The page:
Refugees from Syria are trying to migrate to the United States after feeling unwelcome in Europe.
The civil war in Syria started in 2011 and has displaced more than 11 million Syrians within and outside of the country. In 2016, the Obama administration met its goal of bringing 10,000 Syrians to the United States through the Refugee Resettlement Program.
President Trump set a cap of 45,000 refugees entering the country for 2018, but at its current rate, the final number will be less than half that amount. Refugee advocates are concerned that Trump is undoing years of hard work.
Syrian refugees are fleeing Europe after experiencing increases in anti-Muslim sentiments in their former host countries.
Some advocates for the relocation of refugees to the United States are concerned with how Americans will be perceived in the future. Brooke Kramer, intercultural studies major, believes that those opposed to refugees are being hypocritical.
“We are often so stinking critical of people in the past, but the reality is our human nature is the same as it was back then. We have not changed our heart problem, we have just changed the way that it presents itself,” Kramer said. “The United States not allowing Jews into the country during World War II is just the same scenario as the refugees coming to the United States from Syria.”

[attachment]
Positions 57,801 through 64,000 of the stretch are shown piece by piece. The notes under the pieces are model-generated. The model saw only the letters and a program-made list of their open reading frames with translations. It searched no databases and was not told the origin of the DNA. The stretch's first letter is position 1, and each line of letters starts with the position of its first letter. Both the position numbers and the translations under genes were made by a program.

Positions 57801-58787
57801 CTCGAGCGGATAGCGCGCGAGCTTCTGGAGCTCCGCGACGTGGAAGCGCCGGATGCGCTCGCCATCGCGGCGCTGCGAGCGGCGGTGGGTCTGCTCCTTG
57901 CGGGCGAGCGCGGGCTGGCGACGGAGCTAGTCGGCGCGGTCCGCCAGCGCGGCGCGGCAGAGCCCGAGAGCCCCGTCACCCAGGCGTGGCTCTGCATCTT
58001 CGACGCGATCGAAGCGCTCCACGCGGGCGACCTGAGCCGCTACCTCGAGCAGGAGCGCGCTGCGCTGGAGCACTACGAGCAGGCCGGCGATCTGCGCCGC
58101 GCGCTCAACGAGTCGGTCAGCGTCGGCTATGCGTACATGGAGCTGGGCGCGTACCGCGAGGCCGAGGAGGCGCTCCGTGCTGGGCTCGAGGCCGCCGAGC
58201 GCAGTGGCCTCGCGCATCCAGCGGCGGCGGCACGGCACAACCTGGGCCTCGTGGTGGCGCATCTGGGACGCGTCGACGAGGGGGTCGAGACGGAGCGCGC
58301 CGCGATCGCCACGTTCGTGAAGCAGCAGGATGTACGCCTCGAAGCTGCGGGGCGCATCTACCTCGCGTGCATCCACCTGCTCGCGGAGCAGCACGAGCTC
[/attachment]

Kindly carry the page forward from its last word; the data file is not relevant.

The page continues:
Many Christians are concerned with the safety of fellow Americans but want to help. Katie Maurer, intercultural studies major, thinks that bringing refugees in is an opportunity to spread the Gospel.
“When a country takes in refugees, that country can share the Gospel with them and give them the opportunity to take it back to their home countries where they can spread it in a way that we would never be able to,” Maurer said.
Safety appears to be the top issue for those against the relocation of refugees to the United States. Lexie Graft, a psychology major, believes that the United States needs to compromise on the issue.
“I think that is important to find a balance between national security and making sure that we are contributing to the issue. We should take in as many refugees as we can as long as the process makes it safe for the people who are already living in the United States.” Graft said.